If you are interested in reactive, non-blocking, and asynchronous Java development, you are likely familiar with Eclipse Vert.x. The project started in 2011 and successfully moved to the Eclipse Foundation in 2013. Since then, Vert.x has undergone nine years of rigorous development and grown into a thriving community. It is one of the most widely used reactive frameworks, with support for multiple extensions, including extensions for messaging or streaming with Kafka or Artemis, developing applications with gRPC and GraphQL, and so much more.
Continue reading Introducing the Red Hat build of Eclipse Vert.x 4.0
DevNation Tech Talks are hosted by the Red Hat technologists who create our products. These sessions include real solutions plus code and sample projects to help you get started. In this talk, you’ll learn about reactive Quarkus and Mutiny from Clement Escoffier and Edson Yanaga.
Continue reading Reactive Quarkus: A Java Mutiny
Java was introduced 25 years ago, and to this day, remains one of the most popular programming languages among developers. However, Java has developed a reputation for not being a good fit for cloud-native applications. Developers look for (and often choose) alternative frameworks such as Go and Node.js to support their cloud-native development requirements.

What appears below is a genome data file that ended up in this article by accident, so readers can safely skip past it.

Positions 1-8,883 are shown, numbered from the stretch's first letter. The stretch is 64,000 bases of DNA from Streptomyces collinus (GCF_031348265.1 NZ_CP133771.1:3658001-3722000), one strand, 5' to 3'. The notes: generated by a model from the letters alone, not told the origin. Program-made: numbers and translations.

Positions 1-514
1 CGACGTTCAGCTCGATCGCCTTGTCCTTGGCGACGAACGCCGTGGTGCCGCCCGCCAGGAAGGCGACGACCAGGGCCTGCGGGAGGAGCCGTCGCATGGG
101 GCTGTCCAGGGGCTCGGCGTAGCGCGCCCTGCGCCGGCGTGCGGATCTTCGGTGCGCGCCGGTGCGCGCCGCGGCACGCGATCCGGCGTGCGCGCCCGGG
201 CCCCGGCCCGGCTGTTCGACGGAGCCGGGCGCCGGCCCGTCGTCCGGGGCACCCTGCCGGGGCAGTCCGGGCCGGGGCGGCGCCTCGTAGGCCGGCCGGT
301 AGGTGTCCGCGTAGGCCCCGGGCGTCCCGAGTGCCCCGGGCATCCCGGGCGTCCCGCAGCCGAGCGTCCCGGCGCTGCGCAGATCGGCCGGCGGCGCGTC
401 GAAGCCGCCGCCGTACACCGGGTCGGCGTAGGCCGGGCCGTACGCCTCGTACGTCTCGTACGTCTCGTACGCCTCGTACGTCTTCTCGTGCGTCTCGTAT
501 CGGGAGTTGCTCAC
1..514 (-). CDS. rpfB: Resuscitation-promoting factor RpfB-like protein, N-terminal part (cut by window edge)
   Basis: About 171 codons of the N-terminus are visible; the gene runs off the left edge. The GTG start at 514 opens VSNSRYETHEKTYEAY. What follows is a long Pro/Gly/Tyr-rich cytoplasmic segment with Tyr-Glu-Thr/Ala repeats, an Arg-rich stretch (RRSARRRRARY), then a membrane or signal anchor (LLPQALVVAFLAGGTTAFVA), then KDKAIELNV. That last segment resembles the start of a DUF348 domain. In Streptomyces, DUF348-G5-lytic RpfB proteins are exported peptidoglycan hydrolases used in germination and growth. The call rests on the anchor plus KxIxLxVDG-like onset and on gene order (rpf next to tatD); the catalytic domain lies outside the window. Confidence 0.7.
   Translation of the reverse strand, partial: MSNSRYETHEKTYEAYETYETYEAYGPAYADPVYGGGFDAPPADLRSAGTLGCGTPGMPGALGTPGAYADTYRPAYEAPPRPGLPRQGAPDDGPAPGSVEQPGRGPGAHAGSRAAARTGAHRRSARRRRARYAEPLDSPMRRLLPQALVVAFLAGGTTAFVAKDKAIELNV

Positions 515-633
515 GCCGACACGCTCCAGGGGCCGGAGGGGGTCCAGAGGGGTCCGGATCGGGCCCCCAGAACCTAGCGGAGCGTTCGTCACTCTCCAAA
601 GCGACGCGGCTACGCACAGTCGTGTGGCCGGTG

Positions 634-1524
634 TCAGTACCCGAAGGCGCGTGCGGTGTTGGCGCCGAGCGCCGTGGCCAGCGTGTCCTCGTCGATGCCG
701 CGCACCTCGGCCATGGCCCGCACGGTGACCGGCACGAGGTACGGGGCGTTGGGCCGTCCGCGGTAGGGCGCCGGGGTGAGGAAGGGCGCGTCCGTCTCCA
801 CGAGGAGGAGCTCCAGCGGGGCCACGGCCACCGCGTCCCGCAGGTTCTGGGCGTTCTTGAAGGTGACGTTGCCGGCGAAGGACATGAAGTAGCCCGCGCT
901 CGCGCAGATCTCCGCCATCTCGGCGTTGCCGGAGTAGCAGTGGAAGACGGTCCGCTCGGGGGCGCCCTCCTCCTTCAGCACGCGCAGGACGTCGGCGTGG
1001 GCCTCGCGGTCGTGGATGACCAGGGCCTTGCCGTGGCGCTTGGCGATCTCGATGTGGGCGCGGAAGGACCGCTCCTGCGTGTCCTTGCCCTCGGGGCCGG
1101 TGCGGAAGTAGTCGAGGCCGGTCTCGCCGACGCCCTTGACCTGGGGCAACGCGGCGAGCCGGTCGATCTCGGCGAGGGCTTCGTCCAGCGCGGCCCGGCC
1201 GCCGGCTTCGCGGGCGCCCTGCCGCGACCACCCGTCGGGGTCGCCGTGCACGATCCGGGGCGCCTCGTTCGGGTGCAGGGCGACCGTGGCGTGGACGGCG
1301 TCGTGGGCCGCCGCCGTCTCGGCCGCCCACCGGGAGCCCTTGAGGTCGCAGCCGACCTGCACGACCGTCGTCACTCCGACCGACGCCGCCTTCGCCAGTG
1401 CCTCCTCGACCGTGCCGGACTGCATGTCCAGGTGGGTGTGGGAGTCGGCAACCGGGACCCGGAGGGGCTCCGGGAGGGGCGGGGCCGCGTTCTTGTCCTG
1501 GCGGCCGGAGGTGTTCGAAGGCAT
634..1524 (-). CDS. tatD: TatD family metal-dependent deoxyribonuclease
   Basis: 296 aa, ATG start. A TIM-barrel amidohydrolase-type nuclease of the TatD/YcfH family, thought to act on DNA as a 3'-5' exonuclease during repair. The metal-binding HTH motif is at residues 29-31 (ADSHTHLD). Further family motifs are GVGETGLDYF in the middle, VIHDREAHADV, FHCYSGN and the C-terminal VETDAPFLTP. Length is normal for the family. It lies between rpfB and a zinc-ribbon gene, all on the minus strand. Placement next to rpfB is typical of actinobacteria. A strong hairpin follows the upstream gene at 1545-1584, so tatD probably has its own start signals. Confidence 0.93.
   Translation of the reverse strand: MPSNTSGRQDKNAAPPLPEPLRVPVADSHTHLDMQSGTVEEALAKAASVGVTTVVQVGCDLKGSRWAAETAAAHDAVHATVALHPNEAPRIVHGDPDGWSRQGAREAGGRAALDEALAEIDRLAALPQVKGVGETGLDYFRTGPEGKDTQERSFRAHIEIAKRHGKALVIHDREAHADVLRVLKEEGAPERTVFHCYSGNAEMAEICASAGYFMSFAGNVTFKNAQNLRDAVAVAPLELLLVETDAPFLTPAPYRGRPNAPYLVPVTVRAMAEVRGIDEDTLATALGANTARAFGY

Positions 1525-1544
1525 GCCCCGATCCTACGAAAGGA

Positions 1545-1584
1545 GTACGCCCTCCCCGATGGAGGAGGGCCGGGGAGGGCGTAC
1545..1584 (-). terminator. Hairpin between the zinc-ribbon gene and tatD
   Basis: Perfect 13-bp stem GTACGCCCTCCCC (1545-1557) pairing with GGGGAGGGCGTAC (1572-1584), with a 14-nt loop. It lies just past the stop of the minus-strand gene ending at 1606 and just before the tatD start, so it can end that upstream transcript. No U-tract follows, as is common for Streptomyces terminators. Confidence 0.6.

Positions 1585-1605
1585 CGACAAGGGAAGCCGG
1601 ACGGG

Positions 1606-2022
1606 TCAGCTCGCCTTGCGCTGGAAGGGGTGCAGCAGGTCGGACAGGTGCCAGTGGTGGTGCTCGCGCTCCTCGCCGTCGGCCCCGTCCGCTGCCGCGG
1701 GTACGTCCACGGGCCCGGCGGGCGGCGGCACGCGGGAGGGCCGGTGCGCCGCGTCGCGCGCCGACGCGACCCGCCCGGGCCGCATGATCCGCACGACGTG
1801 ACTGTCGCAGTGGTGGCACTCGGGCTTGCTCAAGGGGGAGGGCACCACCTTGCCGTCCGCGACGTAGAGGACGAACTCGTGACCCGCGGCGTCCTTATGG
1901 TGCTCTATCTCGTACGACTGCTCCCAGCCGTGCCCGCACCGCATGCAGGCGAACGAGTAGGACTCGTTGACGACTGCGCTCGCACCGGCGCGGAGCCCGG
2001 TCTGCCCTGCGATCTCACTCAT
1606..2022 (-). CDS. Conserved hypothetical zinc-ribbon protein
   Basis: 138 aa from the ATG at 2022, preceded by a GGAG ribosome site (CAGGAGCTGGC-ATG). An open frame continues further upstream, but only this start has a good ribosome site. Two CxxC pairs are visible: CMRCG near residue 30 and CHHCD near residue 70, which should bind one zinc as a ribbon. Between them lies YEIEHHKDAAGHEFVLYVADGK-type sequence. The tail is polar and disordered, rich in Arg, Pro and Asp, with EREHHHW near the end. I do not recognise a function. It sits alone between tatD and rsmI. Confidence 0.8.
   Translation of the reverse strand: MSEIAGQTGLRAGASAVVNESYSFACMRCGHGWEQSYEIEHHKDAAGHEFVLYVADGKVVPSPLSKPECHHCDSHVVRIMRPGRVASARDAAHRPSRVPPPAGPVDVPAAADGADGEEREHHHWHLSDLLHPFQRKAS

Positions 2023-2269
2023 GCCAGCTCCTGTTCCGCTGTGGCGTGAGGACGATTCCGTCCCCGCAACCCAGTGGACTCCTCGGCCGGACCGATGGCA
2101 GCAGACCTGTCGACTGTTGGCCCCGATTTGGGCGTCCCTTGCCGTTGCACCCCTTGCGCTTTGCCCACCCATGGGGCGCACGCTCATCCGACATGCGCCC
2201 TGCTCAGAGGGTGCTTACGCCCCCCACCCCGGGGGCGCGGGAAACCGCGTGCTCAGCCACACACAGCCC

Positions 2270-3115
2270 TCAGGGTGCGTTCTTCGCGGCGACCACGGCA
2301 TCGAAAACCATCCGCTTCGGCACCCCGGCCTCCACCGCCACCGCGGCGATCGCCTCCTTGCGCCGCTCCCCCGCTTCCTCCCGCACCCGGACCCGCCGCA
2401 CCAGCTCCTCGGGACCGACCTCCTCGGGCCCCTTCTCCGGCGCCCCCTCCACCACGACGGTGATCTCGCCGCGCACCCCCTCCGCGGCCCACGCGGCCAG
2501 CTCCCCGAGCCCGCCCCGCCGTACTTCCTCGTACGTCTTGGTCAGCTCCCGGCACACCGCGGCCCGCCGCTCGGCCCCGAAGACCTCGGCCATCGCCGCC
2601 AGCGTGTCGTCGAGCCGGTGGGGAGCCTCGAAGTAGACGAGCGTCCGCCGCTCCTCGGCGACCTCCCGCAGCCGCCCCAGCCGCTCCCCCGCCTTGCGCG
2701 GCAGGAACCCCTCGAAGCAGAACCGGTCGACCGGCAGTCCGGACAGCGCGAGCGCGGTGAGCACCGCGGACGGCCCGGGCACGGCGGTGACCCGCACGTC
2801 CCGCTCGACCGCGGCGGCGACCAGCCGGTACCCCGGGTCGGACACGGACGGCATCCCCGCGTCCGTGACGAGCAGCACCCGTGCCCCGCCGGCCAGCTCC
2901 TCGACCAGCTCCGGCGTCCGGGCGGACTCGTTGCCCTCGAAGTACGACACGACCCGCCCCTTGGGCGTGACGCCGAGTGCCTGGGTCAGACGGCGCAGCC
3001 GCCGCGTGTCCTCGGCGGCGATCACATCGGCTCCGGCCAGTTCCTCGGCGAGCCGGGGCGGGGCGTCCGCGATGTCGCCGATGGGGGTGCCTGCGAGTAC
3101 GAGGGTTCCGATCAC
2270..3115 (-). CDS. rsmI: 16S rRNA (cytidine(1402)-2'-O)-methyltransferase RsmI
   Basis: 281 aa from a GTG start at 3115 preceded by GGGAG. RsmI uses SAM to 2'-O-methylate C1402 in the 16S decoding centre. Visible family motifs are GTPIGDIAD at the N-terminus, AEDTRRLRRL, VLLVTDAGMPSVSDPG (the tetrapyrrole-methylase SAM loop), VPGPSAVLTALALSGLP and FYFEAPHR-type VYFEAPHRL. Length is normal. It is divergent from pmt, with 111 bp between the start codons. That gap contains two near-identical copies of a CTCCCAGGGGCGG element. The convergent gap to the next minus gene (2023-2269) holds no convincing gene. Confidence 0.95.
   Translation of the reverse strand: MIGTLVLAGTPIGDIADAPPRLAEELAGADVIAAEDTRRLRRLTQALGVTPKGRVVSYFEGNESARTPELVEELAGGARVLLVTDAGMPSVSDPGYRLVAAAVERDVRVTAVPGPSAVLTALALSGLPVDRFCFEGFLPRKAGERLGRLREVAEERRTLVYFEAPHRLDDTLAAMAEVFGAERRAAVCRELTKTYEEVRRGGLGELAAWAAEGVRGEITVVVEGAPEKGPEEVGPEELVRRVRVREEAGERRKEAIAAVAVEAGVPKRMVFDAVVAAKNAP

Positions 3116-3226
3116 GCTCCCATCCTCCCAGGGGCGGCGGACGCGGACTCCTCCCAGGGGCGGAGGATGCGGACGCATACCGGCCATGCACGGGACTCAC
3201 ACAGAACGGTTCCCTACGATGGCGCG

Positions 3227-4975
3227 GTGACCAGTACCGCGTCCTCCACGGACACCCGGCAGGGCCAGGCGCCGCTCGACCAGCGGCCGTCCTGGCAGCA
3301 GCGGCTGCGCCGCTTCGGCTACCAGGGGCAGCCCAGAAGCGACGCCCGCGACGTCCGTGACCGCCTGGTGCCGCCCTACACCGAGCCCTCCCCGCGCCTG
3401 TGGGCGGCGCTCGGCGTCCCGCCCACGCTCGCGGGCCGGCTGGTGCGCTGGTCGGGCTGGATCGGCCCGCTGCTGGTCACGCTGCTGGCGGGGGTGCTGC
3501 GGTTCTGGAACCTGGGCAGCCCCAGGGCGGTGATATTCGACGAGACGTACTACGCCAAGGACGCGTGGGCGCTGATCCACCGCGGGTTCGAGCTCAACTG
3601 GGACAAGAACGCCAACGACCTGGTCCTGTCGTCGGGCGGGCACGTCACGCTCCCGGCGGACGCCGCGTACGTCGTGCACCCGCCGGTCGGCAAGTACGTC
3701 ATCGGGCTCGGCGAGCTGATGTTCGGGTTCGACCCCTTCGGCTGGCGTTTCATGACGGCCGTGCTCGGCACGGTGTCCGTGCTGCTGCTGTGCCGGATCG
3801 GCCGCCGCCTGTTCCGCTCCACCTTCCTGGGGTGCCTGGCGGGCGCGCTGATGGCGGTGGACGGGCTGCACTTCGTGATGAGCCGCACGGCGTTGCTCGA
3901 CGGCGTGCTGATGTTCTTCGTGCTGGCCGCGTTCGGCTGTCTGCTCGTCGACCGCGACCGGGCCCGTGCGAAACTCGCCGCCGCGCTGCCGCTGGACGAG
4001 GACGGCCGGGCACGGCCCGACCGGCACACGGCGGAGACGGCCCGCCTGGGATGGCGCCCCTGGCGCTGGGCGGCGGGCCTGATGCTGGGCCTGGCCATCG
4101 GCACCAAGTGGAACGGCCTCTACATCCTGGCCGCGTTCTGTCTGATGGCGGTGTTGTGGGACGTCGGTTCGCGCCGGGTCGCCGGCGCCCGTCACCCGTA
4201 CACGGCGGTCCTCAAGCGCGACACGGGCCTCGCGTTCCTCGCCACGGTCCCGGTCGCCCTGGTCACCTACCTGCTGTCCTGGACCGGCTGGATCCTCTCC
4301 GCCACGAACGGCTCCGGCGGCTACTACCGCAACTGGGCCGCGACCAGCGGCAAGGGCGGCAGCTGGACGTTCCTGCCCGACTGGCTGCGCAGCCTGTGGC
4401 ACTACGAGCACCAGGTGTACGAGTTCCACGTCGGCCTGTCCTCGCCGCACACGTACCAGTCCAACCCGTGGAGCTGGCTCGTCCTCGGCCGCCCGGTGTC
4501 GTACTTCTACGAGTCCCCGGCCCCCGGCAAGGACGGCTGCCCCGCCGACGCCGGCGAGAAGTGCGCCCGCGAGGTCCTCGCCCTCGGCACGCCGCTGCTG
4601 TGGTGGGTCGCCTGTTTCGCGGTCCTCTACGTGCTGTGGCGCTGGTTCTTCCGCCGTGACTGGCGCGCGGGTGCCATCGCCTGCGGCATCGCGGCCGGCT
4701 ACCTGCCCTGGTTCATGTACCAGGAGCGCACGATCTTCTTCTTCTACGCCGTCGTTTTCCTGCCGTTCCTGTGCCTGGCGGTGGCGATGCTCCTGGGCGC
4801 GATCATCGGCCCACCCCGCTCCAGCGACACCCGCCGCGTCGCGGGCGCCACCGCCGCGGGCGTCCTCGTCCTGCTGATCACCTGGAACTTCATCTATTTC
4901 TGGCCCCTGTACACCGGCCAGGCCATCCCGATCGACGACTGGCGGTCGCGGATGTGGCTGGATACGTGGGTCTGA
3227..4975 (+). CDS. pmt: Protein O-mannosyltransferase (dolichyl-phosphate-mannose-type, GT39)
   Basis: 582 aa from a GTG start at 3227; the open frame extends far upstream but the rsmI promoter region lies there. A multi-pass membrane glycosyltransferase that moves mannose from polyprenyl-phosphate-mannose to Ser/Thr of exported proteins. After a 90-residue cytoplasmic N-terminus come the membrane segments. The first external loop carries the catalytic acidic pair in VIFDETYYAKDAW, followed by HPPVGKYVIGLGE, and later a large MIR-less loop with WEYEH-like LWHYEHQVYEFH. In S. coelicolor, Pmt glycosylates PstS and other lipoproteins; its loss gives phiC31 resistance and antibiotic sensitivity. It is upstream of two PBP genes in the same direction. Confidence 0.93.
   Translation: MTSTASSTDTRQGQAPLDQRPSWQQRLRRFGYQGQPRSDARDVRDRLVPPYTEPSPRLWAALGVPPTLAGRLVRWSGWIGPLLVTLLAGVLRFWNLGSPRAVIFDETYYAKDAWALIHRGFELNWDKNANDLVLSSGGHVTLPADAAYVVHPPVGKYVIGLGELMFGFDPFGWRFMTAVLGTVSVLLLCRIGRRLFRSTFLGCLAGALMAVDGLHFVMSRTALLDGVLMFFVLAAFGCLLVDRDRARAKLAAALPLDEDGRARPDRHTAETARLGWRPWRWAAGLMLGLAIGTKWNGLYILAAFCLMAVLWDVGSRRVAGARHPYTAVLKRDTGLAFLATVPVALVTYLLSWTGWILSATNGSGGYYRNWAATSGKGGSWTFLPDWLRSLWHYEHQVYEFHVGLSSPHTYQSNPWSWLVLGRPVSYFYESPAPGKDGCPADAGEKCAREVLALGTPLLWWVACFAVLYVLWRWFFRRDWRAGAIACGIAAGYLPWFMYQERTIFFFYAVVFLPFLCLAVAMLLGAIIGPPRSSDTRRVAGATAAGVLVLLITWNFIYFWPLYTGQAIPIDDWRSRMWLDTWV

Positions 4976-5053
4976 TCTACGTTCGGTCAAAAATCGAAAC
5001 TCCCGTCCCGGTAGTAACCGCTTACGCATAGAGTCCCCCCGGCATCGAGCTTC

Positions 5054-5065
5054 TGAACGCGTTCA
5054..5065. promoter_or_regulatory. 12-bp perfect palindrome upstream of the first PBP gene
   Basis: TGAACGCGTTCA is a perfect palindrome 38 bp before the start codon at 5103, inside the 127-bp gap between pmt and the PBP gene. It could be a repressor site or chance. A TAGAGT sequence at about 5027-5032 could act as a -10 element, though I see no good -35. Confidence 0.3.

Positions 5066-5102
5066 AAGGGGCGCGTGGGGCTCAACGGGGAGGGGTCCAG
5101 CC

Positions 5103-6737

Why learn another language when you can use your existing skills? Quarkus allows Java developers to leverage their expertise to develop cloud-native, event-driven, reactive, and serverless applications. Quarkus provides a cohesive Java platform that feels familiar but new at the same time. Not only does it leverage existing Java standards, but it also provides a number of features that optimize developer joy, including live coding, unified configuration, IDE plugins, and more.
Recently, Red Hat announced support for Quarkus. With Quarkus, Red Hat advances Java on Kubernetes and bridges the gap between traditional Java applications and cloud-native environments.
Continue reading “Quarkus, a Kubernetes-native Java runtime, now fully supported by Red Hat”
Red Hat Runtimes provides a set of comprehensive frameworks, runtimes, and programming languages for developers, architects, and IT leaders with cloud-native application development needs. The latest update to Red Hat Runtimes has arrived with Red Hat’s build of Eclipse Vert.x version 3.9. Red Hat Runtimes provides application developers with a variety of application runtimes and lets them run on the Red Hat OpenShift Container Platform.
A fluent API is a common pattern throughout Vert.x, it lets multiple methods calls be chained together. For example:
request.response().putHeader("Content-Type", "text/plain").write("some text").end();
Chaining calls like this also allows you to write code that’s a bit less verbose.
With 3.9, you can now create prepared statements and collector queries with the inclusion of
Query in the Fluent API. If you are familiar with JDBC,
PreparedStatement lets you create and execute statements. Moreover, you can run multiple interactions, such as cursor or stream operations.
Continue reading “Red Hat build of Eclipse Vert.x 3.9 brings Fluent API Query”
The supersonic subatomic Java singularity has expanded!